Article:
The NHL’s referees and linesmen are currently working hard in Collingwood, Ontario for the NHL Officials’ Training Camp. The camp is normally a week long, and follows closely what the players will be going through with their respective teams in a few weeks.
The NHL Officials Association moved their camp to the Blue Mountains in 2006. The NHLOA is in its eighth straight season training at Beaver Valley Arena.
Here’s a peek at camp from the NHL:
“The area itself is really conducive to learning. There seems to be a real peace up there. It’s the one time our guys get to come together, and it’s great that we have a place that welcomes us. It’s helped us go from a ‘me’ culture to a ‘we’ culture. Maybe it’s the facilities, maybe it’s the camp structure, maybe it’s all of the above, but it seems to relax people when they get outside of a big city.”
“[Holding the camp in the Blue Mountain] allows the guys to focus on what we’re doing collectively the coming year. We didn’t really have the team concept before [coming to The Blue Mountains]. Now that’s the theme at camp. We’re the 31st team in the NHL.”
Referee Dan O’Halloran also spoke very highly of the community. “I can’t say enough about how well we are treated,” said O’Halloran, adding that the volunteers who cook and clean at the community center while the officials have classes there make him feel at home. “All those people, I know, appreciate us coming up there. They treat us great. It makes the week go by quickly when you feel comfortable with your surroundings.”
“We are fortunate to work with fantastic people from the community who play an important role in the success of our training camp,” NHL Officiating Manager Johanna Mikkola said after last season’s camp. “It is because of these dedicated individuals and the great community in The Blue Mountains that we look forward to our time there each year.”
New Officials in Camp
The NHL Officials Association also welcomes two new additions to the officiating crew this year. Participating in camp will be newly-hired refereed Kendrick Nicholson and Garrett Rank. Both officials are expected to officiate this season in the American Hockey League.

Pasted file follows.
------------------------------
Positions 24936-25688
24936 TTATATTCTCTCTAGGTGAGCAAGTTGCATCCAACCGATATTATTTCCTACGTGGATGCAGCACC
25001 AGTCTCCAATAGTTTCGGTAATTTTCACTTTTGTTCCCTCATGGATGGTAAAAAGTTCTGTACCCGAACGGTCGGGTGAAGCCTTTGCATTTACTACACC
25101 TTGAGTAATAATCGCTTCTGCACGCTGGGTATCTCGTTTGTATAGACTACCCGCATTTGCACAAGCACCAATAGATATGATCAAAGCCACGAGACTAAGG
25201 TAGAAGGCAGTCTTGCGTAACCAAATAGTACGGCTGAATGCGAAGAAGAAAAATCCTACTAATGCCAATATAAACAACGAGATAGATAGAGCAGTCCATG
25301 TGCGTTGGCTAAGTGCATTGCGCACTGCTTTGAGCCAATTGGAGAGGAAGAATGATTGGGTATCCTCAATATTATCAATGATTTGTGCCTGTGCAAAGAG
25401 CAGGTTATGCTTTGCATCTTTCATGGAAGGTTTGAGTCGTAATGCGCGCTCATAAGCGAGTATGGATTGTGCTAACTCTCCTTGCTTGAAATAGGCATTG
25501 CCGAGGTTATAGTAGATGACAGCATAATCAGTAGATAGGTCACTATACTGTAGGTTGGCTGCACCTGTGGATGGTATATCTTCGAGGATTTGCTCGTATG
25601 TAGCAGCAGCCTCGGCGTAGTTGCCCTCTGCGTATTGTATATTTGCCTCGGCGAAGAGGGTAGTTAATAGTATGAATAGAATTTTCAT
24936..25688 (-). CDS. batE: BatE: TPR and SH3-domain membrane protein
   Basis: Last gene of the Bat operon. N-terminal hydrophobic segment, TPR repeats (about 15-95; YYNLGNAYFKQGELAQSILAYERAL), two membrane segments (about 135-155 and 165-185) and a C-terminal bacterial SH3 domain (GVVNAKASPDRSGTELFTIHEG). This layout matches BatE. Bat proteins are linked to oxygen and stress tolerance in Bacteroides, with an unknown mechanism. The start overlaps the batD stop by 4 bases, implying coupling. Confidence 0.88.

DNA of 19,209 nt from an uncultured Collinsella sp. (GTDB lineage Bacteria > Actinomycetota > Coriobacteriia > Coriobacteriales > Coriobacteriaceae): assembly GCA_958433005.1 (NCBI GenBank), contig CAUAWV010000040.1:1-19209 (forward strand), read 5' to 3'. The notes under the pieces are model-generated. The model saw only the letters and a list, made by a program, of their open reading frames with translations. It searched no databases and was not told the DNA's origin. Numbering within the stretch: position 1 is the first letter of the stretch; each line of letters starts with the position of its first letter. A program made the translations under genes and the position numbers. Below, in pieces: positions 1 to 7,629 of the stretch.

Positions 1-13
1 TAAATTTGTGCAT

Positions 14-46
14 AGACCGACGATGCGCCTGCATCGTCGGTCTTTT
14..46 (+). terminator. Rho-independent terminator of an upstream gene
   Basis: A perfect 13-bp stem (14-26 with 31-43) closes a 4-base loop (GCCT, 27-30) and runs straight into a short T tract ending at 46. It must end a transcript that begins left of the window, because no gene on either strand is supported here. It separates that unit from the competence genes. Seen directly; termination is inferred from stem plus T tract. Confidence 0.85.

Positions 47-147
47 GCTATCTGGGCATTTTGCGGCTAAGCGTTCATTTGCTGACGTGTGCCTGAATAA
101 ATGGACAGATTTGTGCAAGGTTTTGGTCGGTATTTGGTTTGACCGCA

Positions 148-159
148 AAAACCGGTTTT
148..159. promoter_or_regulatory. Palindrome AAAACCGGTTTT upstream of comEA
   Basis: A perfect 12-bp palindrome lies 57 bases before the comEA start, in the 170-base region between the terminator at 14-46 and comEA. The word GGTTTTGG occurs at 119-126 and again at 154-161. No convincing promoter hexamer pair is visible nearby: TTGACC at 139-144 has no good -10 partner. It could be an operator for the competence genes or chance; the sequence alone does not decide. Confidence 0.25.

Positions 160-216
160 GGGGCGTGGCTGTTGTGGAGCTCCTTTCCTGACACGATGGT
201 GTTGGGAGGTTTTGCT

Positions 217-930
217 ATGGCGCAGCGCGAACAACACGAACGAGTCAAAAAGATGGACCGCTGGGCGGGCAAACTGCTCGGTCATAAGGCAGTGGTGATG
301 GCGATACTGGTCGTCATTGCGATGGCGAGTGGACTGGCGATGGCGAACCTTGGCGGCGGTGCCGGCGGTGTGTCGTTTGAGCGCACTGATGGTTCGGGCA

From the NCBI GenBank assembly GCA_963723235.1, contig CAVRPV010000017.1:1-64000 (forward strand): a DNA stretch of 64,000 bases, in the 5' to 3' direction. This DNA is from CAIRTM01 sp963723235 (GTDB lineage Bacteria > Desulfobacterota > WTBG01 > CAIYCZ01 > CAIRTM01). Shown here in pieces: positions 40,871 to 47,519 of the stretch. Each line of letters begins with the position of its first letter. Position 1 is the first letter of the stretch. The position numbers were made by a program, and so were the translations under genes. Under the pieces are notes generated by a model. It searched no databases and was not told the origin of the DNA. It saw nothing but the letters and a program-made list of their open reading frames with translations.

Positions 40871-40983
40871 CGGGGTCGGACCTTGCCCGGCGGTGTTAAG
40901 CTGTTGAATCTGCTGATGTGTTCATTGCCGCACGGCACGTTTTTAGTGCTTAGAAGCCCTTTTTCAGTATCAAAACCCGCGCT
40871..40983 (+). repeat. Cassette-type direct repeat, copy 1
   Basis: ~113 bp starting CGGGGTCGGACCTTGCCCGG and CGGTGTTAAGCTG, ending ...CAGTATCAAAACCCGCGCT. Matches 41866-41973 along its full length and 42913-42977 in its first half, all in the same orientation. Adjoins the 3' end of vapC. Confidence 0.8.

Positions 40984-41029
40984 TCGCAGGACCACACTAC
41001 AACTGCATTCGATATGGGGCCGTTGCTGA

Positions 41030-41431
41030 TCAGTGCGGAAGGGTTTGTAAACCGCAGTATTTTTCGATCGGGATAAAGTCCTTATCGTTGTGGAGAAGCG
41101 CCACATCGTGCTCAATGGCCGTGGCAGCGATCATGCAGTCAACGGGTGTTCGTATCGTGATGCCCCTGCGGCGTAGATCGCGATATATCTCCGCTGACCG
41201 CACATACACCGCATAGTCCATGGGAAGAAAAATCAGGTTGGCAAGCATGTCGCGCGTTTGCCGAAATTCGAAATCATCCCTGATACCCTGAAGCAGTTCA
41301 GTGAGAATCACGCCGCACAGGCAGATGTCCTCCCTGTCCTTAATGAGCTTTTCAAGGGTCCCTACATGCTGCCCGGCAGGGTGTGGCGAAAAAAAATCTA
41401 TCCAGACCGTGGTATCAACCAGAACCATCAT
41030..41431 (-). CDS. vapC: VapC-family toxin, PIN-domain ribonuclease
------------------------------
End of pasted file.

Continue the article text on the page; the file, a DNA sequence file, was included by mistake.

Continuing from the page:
Training Camp Schedule
The NHL Officials gave a rundown of camp from a previous season, to offer a peek into what goes on. (Again, this is from an earlier camp, so the specific day-to-day schedule may be different, but it gives you an idea as to what happens in camp):
- Every day: Group fitness session at 7am.
- Day 2: Medical examinations, including blood tests, EKG, body fat calculation, orthopedic exam, heart and lung check, eye exam [hold your jokes, please] and general physical. Previous injuries and ailments are reviewed and evaluated.
- Day 3: Fitness testing, conducted by NHL Officials’ trainer, David T. Smith. Fitness biking with a specific program based on age, weight, etc., to measure endurance, leg strength, and aerobic/anaerobic capacity (Wingate test). Flexibility testing is followed by push ups and sit-ups, set to a slow, steady pace with a metronome to test upper body and abdominal strength. Receive new equipment for the upcoming season. Wrap up with meetings on rules, players’ equipment, and arena/building/ice conditions.
- Day 4: Rules. Meetings to discuss rule interpretations and rule changes, including plays from last season that may have changed under a new interpretation of the rulebook. Review the NHL Casebook, a supplment to the NHL rulebook covering practical applications of the rules. Afternoon sessions cover travel, security, and psychology — both from a sports perspective and on a personal level. Skating drills wrap up the day, with a focus on balance, agility, and power strokes.
- Day 5: On-ice work in the morning. Afternoon meetings focused on a review of penalties, including video review and discussion led by NHL management regarding specific penalties and consistency in calls.
- Day 6: Review questions, concerns, and any gray-areas from previous discussions that may need further discussion. Review and discuss more video of good penalties and bad calls. Skating tests in the afternoon to gauge fitness and skating ability. The drills are job-specific, so a referee’s assessment would be different from that of a linesman.
- Day 7: Review, pack up, head out.
The NHL Officials Association holds its annual meeting during the week-long camp. They also find time for an officials’ hockey tournament that’s open to the public.
Good luck, boys. Brush off that dust and shake off that rust. The NHL season will be here before you know it.